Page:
Device data at the time of using automatic positive airway pressure for 3 months and 1 month

The device-related data (VGA group vs. PA group) at 1-month were as follows: mean usage time, 398.50 ± 76.93 min vs. 253.70 ± 93.30 min (p = 0.001); mean pressure, 6.31 ± 1.75 cm H2O vs. 6.82 ± 1.76 cm H2O (p = 0.161); days on which the device was used for more than 4 hours, 91.89 ± 10.04% vs. 60.83 ± 24.27% (p = 0.001); residual AHI, 2.78 ± 2.58 vs. 3.29 ± 2.65 (p = 0.347); and P90, 8.06 ± 2.11 cm H2O vs. 8.69 ± 2.40 cm H2O (p = 0.190). Notably, the device-related data at 1, 3, and 9 months were similar.

Adherence Status According to Automatic Positive Airway Pressure Device Manager and Type of Automatic Positive Airway Pressure Device

The patients were managed by three managers from different companies (managers A, B, and C). The number of patients managed by manager C was too small to compare with those handled by the other managers, so they were excluded from the comparison. The numbers (as percentages) of patients managed by manager A were 15 (40.5%) in the VGA group and 35 (53.8%) in the PA group, whereas manager B worked with 22 (59.5%) patients in the VGA group and 30 (46.2%) patients in the PA group (Supplementary Table 1 in the online-only Data Supplement).

The patients used three devices (A, B, and C). Device A was used by 9 patients (23.7%) in the VGA group and 25 patients (38.5%) in the PA group, and device B was used by 19 patients (50.0%) in the VGA group and 26 patients (40.0%) in the PA group, and device C was used by 10 patients (26.3%) in the VGA group and 14 patients (21.5%) in the PA group. There were no significant differences between the VGA and PA groups in terms of managerial responsibility (p = 0.196) or the type of device used (p = 0.306) (Supplementary Table 1 in the online-only Data Supplement).

Correlation to Automatic Positive Airway Pressure adherence

When Pearson correlation analysis between APAP adherence and significant determinants (p < 0.05) was performed, the total sleep time (p < 0.001) and sleep efficiency (p < 0.001) showed a negative correlation with adherence. However, there was no correlation between BDI and adherence (Fig. 2).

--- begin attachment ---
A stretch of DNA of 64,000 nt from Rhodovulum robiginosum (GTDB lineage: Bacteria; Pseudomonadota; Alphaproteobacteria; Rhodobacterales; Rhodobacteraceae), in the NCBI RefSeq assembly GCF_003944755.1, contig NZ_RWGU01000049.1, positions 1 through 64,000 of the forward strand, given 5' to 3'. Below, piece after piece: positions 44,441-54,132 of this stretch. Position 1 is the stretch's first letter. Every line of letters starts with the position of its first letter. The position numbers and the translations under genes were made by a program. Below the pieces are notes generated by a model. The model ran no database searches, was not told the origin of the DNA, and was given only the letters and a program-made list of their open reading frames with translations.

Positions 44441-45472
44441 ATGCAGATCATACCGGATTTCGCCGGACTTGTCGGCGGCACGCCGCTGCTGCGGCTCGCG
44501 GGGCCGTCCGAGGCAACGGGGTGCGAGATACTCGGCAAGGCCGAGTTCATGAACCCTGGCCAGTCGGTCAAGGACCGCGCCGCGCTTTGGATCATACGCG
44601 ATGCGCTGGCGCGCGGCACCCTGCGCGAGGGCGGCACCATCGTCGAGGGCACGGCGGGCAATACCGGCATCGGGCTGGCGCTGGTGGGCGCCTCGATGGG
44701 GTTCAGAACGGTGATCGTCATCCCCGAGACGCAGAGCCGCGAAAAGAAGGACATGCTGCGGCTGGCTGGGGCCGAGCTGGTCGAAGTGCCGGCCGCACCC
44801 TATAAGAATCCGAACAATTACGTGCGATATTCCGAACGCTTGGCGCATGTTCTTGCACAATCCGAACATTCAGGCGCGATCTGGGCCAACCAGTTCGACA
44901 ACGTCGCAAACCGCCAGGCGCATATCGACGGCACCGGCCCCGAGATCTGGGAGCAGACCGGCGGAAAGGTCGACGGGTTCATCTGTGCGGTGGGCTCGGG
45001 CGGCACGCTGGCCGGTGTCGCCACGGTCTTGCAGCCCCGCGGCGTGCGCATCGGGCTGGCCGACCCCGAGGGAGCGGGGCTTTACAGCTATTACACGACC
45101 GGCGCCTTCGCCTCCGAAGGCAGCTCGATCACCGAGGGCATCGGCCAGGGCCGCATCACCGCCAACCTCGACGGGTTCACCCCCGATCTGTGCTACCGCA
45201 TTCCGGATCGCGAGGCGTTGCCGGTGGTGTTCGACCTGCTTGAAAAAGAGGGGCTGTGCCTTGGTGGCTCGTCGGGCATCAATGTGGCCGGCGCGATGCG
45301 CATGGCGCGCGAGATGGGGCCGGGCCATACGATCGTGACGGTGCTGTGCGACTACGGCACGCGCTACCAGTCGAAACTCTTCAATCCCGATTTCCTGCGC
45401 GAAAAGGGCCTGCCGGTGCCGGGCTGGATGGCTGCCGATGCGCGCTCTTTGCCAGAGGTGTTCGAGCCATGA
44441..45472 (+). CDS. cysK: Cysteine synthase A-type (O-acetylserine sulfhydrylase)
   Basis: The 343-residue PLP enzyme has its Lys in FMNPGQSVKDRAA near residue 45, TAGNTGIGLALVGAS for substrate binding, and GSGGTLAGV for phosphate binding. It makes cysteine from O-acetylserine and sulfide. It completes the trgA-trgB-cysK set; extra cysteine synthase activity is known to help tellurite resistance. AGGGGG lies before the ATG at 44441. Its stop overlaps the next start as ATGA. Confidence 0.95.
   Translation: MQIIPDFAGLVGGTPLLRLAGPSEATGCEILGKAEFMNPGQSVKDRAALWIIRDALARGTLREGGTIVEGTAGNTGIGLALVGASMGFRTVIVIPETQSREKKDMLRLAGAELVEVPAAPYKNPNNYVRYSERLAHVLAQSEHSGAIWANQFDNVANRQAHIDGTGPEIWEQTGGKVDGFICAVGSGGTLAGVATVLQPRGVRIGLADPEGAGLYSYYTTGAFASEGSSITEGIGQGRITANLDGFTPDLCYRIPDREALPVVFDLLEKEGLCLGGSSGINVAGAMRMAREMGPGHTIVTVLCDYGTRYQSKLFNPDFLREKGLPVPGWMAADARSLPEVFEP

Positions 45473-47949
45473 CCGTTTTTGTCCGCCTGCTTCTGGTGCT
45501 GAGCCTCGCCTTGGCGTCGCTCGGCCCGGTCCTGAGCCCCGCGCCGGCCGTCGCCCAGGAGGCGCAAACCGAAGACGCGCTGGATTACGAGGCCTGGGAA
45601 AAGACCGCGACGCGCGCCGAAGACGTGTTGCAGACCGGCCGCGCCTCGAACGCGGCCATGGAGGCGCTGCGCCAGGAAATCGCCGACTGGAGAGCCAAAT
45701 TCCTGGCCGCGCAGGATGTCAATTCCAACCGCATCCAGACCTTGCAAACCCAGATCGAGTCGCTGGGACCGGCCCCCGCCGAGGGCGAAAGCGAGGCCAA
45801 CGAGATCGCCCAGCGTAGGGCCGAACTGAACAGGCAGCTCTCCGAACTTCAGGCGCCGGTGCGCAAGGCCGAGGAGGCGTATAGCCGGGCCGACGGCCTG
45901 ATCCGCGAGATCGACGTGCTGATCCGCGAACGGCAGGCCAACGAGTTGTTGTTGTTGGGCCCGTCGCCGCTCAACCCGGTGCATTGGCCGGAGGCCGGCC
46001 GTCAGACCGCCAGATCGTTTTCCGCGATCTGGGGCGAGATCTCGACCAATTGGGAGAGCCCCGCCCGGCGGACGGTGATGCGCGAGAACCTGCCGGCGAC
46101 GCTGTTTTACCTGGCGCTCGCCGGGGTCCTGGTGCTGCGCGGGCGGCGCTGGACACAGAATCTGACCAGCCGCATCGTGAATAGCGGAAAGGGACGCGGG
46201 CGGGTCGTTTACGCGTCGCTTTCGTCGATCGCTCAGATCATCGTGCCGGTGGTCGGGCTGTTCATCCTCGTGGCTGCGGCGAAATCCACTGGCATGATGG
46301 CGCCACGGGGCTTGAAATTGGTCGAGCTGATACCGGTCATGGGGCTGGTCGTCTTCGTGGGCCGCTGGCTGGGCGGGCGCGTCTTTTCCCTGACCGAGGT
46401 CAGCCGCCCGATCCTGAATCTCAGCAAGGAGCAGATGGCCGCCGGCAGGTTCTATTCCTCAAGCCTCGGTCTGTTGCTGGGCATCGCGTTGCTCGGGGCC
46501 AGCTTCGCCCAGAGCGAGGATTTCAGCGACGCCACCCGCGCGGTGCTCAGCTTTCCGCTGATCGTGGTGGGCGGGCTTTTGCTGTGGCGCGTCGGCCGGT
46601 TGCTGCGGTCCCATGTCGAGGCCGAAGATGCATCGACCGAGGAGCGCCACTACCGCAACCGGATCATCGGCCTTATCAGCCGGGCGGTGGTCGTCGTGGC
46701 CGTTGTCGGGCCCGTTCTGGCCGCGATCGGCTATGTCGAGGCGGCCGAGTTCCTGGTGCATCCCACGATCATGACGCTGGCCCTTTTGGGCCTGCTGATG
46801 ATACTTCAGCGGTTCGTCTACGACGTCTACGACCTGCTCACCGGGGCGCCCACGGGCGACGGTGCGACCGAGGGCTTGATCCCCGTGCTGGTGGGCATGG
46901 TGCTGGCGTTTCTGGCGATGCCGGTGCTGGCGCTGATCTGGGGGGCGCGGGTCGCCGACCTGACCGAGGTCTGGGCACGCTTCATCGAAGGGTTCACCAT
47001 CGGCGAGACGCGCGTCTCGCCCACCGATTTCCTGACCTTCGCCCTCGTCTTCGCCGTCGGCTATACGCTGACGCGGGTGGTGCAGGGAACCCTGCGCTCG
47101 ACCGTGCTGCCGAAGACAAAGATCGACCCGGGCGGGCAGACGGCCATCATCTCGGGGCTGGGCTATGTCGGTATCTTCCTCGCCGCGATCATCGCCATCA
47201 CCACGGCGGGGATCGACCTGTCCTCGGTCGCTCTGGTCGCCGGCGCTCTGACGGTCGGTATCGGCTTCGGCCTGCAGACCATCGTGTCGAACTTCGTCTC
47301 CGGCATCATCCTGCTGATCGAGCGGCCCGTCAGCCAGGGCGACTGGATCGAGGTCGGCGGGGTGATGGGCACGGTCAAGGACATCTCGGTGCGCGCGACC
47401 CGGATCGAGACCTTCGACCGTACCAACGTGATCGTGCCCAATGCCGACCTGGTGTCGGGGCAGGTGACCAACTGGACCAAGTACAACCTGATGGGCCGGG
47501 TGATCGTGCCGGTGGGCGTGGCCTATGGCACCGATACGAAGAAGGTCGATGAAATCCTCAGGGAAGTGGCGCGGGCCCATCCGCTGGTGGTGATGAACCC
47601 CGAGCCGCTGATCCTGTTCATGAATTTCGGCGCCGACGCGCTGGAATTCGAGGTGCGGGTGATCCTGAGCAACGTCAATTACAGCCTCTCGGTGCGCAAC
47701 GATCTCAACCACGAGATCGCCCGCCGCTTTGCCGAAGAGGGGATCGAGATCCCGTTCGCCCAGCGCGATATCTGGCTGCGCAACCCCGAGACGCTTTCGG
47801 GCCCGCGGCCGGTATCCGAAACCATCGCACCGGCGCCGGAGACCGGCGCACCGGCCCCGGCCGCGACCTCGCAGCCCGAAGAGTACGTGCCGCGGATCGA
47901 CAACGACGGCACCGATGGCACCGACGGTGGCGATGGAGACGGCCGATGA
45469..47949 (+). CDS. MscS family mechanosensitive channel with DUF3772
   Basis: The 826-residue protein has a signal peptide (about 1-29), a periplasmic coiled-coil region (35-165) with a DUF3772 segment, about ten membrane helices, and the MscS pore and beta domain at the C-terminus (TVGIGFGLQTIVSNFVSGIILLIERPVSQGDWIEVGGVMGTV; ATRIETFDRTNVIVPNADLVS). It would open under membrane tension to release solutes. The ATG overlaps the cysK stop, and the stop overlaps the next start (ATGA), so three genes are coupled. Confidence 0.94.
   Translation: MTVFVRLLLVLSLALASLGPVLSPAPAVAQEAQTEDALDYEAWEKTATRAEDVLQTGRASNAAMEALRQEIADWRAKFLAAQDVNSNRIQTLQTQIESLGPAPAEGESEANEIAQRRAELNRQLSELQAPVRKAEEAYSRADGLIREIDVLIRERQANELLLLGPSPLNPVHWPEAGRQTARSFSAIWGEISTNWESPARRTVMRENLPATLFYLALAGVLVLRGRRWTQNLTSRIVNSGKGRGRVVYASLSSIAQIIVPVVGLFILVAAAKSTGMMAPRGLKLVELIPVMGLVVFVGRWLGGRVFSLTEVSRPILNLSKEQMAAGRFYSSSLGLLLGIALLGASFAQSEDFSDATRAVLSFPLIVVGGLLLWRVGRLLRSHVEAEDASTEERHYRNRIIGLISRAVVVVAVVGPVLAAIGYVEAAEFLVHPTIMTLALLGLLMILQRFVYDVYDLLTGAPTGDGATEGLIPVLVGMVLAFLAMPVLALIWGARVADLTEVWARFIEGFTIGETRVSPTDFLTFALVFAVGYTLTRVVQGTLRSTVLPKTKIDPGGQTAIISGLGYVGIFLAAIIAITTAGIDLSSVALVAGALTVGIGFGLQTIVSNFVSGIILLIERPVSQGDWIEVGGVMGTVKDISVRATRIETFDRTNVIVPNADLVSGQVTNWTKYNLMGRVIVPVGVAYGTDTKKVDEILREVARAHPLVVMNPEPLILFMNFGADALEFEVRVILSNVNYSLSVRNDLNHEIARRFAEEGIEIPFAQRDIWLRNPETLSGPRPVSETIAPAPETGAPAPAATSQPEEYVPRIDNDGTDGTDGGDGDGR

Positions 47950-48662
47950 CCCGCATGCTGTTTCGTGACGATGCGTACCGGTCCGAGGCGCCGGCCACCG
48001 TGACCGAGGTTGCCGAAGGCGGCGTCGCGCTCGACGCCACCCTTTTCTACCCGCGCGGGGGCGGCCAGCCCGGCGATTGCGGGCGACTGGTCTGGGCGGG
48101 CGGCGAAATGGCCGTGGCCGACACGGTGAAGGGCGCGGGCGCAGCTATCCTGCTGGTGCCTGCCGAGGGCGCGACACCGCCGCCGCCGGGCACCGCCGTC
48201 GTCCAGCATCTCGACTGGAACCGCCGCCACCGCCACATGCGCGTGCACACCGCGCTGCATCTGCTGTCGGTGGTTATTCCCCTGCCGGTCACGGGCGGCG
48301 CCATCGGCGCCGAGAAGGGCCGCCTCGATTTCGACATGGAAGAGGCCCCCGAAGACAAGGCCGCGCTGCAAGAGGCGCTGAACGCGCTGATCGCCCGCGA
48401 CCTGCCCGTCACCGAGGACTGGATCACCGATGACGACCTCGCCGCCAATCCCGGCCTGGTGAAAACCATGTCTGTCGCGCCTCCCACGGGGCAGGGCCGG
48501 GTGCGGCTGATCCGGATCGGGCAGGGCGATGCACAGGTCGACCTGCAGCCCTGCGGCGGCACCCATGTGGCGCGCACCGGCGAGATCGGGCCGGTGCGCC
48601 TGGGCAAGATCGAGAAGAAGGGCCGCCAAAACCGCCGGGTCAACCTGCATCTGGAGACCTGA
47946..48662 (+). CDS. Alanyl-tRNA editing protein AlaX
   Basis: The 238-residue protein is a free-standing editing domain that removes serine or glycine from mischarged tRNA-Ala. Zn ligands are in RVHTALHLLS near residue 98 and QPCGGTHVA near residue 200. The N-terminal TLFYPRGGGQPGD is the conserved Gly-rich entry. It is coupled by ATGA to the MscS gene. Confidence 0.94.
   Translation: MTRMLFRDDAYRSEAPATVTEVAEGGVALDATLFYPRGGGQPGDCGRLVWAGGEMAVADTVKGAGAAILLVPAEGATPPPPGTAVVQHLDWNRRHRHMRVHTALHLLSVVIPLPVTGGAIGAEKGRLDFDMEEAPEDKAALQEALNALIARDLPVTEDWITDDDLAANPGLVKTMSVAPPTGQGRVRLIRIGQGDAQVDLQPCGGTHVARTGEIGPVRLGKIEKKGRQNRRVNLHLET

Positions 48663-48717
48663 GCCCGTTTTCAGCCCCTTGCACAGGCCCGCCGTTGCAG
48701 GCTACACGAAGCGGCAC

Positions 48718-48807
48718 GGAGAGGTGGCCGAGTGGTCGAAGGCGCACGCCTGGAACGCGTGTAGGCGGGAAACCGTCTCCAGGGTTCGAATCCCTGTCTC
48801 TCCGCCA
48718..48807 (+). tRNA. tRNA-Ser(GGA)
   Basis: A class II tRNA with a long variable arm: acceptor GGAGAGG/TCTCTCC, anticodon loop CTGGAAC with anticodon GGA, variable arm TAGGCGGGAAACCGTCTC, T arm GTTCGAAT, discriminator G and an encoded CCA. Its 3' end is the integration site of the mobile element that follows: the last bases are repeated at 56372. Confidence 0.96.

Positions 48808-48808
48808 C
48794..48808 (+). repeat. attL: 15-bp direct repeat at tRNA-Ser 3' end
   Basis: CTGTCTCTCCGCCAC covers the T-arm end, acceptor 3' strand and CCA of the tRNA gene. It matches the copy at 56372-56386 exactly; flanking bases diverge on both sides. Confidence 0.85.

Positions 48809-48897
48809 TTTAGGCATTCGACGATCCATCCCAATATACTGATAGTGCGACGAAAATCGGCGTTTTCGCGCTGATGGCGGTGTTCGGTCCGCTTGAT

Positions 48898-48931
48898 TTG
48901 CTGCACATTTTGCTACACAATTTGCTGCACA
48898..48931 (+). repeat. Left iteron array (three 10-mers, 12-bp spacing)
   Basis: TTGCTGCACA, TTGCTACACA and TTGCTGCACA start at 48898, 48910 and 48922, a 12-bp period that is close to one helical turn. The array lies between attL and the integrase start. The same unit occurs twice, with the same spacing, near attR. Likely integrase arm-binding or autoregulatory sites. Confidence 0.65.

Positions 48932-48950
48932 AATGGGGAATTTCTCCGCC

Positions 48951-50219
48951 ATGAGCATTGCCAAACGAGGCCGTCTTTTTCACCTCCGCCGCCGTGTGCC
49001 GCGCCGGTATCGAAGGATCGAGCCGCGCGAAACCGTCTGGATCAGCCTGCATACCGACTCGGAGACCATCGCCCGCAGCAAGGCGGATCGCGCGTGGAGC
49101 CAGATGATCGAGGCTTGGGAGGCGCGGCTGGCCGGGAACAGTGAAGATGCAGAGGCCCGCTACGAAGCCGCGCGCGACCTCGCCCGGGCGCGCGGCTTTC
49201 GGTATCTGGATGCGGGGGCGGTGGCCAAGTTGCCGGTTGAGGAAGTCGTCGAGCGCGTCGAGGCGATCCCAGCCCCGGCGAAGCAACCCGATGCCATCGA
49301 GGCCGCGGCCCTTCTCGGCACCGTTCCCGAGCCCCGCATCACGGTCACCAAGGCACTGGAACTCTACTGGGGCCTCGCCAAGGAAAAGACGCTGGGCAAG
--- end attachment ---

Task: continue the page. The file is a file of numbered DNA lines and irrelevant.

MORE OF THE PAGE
Fig. 2.

Correlation between adherence and BDI, total sleep time, and sleep efficiency. BDI, Beck Depression Inventory.

DISCUSSION

In this study, patients who passed the three months compliance assessment for Korean national insurance coverage were divided into the VGA and PA groups according to their adherence status in the ninth month. During the initial assessment period, only these patients were enrolled as some patients may feel pressured to use the device, and the device managers may intervene in the use of the device. Therefore, we expected that evaluating adherence during the six months after the completion of the initial assessment would more accurately reveal the factors affecting adherence. However, our results indicated that the patients who showed very good adherence at nine months also showed good adherence even in the early stage (Table 5).

Although we tried to elucidate the characteristics of patients with very good adherence, there were no significant differences in sex, BMI, septal deviation, and underlying diseases such as HTN and DM between the two groups. However, the median age was significantly higher in the VGA group than in the PA group (p = 0.032) (Table 1). In a previous study, adherence to PAP use was found to be decreased in elderly patients [12], but in a recent study, it was observed that CPAP users over 70 years old did not show a decrease in adherence when compared to younger patients [13]. However, our study may have different results because the median age is more youthful than in previous studies. Because memory loss may interfere with therapy adherence [14], it must be confirmed, through the mini-mental state examination, that there is no memory loss due to age.

In the previous study, among the device-related parameters, the mean pressure and P90 (cm H2O) had significant differences in adherence [11], but no significant difference was observed in this study. However, it was found that the difference between the VGA group and the PA group increased as the usage period increased (more significant differences at nine months than at one or three months) (Tables 2 and 5). Therefore, to determine whether treatment pressure affects adherence, a longer-term study is needed in the future.

There were significant differences in the total sleep time and sleep efficiency between the two groups in the PSG data before APAP treatment (Table 3). As total sleep time and sleep efficiency increased, adherence seemed to decrease. This suggests that good adherence is correlated with subjective discomfort caused by low sleep quality [15], which may lead to efforts to improve adherence. Except for the total sleep time and sleep efficiency, other PSG data, including AHI, were not significantly different between the two groups. This result may be because the study was conducted with patients who had already completed the 3-month compliance period.